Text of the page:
Paris Between the Wars – “P” is for Pablo Picasso

A2Z-BADGE 2016-smaller_zpslstazvib

Between 1919 and 1939, Paris experienced a cultural and intellectual boom. This blog will feature artists, writers, composers, musicians, and designers. Paris was at its cultural peak.

Picasso in 1908

Picasso in 1908

I can hear you now – finally, a name I recognize!  I hear you, and believe me, I’ve learned a lot by writing these blog posts, which is partly the intent of the A to Z Challenge (at least for me). I’ve deliberately kept these posts short so that you can soak up a tiny bit of knowledge in a short span of time – and presumably move on to other blogs.

So, Picasso. Born in Spain, died in Paris, one of the most widely-known painters of modern time. But more than a painter, Picasso also was a sculptor, printmaker, poet, playwright, and stage designer who lived most of his adult life in Paris. Among his most famous works is Guernica (1937), a portrayal of the bombing of Guernica during the Spanish Civil War.




Asked to explain the painting, Picasso replied, “It isn’t up to the painter to define the symbols. Otherwise it would be better if he wrote them out in so many words! The public who look at the picture must interpret the symbols as they understand them.”

Immediate recognition comes by uttering just his last name, but Picasso was born (ready?) Pablo Diego José Francisco de Paula Juan Nepomuceno María de los Remedios Cipriano de la Santísima Trinidad Ruiz y Picasso. Sent to Spain’s foremost art school at the age of 16, he disliked formal instruction and stopped attending classes. He made his first trip to Paris at age 19 (1900). He befriended poet Max Jacob, and the two shared an apartment (one slept during the day, the other at night). Poor and cold, he often burned his work to keep warm.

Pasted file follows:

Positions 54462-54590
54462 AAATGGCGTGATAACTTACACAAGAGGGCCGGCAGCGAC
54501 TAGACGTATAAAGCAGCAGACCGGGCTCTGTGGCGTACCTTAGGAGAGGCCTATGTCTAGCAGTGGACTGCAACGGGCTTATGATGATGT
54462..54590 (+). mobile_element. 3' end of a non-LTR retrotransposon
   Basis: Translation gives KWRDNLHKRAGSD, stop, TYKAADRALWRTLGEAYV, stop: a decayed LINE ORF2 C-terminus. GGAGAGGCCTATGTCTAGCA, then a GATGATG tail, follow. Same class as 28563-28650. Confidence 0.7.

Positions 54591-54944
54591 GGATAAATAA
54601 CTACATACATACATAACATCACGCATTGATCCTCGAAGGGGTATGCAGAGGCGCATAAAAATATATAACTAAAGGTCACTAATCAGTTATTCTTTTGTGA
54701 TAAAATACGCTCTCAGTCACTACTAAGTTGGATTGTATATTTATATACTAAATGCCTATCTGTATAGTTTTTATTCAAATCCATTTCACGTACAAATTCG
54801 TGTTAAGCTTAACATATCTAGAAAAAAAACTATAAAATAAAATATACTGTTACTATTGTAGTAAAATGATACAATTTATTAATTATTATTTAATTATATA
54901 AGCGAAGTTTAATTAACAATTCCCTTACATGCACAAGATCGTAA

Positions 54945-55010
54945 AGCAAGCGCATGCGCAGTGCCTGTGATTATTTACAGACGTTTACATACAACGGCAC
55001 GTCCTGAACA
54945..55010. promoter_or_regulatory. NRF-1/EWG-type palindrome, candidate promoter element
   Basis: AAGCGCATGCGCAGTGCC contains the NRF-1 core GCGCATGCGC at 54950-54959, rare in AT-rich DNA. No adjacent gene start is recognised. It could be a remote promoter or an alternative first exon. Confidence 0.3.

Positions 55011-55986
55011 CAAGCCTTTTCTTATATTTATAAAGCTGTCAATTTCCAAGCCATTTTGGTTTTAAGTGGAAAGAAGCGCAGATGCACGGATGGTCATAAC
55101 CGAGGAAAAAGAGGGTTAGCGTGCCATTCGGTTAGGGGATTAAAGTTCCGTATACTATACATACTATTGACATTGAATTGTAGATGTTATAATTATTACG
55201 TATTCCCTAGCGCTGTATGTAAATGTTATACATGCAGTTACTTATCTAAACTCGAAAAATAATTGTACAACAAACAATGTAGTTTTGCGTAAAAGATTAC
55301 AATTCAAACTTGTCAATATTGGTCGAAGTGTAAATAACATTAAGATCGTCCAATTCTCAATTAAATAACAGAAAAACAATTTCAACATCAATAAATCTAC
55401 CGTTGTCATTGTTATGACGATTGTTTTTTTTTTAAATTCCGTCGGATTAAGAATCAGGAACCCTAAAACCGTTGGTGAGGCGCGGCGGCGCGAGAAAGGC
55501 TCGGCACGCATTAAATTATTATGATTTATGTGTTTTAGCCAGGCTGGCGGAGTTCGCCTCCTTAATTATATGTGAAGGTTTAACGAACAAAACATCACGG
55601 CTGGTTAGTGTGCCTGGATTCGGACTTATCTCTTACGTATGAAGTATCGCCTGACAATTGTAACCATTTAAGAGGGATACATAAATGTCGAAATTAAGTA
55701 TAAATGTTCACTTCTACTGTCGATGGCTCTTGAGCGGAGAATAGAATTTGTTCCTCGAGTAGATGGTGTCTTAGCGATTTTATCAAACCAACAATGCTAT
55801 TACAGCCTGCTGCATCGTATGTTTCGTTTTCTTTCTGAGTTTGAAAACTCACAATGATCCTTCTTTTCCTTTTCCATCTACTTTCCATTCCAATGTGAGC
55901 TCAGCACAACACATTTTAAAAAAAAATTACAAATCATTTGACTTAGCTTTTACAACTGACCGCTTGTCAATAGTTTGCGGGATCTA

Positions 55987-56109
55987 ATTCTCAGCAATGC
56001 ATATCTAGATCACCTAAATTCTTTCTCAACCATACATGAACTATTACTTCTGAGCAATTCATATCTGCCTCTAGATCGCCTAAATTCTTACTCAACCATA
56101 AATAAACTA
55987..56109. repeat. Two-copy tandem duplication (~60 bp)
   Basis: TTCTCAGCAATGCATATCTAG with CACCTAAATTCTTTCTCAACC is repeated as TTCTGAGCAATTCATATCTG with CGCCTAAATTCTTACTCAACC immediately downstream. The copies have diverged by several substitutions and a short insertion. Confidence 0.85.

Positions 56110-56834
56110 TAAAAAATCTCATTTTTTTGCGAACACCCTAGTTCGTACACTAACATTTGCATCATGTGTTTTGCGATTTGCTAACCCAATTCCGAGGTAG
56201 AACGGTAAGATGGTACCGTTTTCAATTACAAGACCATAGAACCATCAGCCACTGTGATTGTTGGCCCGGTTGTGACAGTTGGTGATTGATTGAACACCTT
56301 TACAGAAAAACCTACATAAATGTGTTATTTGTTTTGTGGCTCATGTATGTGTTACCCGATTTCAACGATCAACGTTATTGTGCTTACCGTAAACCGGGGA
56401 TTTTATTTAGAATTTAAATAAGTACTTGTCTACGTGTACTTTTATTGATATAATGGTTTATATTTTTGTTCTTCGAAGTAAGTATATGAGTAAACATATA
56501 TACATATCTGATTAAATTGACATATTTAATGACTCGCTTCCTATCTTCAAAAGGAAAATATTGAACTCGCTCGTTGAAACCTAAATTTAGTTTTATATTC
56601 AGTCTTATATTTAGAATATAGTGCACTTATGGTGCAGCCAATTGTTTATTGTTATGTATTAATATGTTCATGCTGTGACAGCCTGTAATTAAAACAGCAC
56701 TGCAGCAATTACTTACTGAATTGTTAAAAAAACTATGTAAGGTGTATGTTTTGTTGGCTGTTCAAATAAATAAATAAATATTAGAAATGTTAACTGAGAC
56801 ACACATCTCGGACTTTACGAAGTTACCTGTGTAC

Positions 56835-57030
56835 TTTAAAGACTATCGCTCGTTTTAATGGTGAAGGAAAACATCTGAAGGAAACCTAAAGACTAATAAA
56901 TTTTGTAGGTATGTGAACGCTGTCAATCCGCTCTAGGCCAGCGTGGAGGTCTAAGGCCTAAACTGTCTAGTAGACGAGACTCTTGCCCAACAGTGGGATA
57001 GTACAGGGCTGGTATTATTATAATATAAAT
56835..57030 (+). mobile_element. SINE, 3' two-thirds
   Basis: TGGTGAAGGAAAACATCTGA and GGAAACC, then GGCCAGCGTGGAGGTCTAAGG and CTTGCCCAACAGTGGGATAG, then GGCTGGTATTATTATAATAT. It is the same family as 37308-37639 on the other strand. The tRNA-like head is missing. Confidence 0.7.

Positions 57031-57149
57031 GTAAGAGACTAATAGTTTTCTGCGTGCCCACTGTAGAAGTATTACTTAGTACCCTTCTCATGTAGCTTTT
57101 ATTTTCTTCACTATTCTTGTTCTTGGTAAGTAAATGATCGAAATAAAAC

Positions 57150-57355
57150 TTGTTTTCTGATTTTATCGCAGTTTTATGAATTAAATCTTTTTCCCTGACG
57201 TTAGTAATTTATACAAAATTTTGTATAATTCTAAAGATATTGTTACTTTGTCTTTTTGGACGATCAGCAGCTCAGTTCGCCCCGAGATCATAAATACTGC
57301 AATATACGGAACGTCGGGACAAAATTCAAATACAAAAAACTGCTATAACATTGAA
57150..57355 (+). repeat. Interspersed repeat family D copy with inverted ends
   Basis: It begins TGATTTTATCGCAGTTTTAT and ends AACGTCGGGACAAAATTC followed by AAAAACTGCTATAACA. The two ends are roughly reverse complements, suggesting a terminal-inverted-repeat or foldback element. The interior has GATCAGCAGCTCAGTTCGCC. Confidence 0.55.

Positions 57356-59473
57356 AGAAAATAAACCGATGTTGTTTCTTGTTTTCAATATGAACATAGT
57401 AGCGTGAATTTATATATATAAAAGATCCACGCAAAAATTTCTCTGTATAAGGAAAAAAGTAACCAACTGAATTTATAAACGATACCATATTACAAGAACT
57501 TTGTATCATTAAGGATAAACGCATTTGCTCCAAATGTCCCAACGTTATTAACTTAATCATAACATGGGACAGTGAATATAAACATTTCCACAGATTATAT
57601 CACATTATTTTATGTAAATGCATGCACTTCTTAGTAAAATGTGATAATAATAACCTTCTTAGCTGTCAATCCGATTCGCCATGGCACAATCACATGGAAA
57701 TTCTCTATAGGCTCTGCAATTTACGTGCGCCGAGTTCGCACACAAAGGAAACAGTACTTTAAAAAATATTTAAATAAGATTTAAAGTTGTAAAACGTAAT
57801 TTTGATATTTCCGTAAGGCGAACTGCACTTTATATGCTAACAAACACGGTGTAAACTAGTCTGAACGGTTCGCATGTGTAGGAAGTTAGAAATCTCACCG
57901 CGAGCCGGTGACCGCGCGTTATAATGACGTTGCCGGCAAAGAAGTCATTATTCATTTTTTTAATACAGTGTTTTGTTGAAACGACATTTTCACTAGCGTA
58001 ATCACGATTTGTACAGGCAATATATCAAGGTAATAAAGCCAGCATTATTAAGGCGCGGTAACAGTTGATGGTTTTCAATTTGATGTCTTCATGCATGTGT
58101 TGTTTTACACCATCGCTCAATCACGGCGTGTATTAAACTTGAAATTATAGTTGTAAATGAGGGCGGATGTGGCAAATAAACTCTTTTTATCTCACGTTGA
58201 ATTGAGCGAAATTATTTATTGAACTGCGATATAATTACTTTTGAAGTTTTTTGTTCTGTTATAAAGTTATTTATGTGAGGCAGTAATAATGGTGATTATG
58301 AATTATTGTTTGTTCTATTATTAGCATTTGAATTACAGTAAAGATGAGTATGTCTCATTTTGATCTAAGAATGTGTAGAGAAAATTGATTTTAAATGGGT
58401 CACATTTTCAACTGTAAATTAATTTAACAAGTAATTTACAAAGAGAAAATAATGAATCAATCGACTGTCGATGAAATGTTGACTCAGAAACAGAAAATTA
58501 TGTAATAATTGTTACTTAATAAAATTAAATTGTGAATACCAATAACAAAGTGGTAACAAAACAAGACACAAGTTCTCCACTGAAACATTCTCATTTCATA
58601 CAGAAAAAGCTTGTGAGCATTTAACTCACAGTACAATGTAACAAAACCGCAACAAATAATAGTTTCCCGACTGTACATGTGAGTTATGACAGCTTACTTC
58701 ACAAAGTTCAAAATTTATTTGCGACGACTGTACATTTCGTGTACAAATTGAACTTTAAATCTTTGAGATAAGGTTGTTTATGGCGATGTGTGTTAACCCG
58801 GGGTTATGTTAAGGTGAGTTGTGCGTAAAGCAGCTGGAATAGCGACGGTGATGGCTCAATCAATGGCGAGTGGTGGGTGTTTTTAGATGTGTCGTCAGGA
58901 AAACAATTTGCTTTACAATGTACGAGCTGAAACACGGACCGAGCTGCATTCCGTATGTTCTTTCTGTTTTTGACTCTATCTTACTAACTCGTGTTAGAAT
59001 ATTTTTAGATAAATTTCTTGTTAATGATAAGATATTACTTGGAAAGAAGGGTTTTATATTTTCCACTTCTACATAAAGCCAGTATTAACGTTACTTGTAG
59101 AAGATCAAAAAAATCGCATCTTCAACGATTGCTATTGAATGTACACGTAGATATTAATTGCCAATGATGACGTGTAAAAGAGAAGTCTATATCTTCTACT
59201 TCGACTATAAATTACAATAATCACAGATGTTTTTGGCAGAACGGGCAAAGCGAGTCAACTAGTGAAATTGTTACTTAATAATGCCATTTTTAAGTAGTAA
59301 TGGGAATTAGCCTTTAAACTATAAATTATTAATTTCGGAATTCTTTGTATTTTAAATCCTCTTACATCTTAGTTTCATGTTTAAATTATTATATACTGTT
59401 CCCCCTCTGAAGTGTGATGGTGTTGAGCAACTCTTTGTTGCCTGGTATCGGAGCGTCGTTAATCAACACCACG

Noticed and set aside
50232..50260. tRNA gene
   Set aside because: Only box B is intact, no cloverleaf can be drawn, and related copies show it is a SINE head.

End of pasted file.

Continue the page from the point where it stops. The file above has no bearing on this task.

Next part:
Picasso remained in Paris during World War II, under German occupation. He was often harassed by the Gestapo, and during one search of his apartment, a Nazi officer pointed to the painting Guernica. “Did you do that?” the officer asked. “No,” said Picasso. “You did.”




I’m not a fan of Picasso’s work, but I admire him as an artist. I love what he says about interpretating paintings.

Being hungry, tired, and cold is more than enough to suffer for your creations. Harassment from the Nazis is above and beyond the art world! Paint Pablo Paint!!

I love Picasso! I wrote a paper in my Honors Art class on Guernica back in high school.

Great post, Martha!

Quarrel, wrangle, tiff, spat. Writers need not fight w/ #thesaurus.

Great post, Martha! Love his retort to the Gestapo officer. I think he was a genius.

This was interesting. I like Picasso – and didn’t realise he was born in Spain, I’ve made a note of that for future quizzes! I’m sure it’ll come up some time or other. It’s true of writing, too, isn’t it? That it isn’t up to the author to explain a poem or book, but it exists entirely separately to every person who reads it, and it’s up to them to interpret.

I love Picasso, and modern art in general. The soft oil pastels I use were also originally created for Picasso back in 1949.

YAYYYYY!!!!! 🙂 🙂 🙂

What a name!!! What were his parents thinking? Or not. Not a fan of Picasso. I still complain about my travel companion making me spend a day at the Picasso Museum in Paris.

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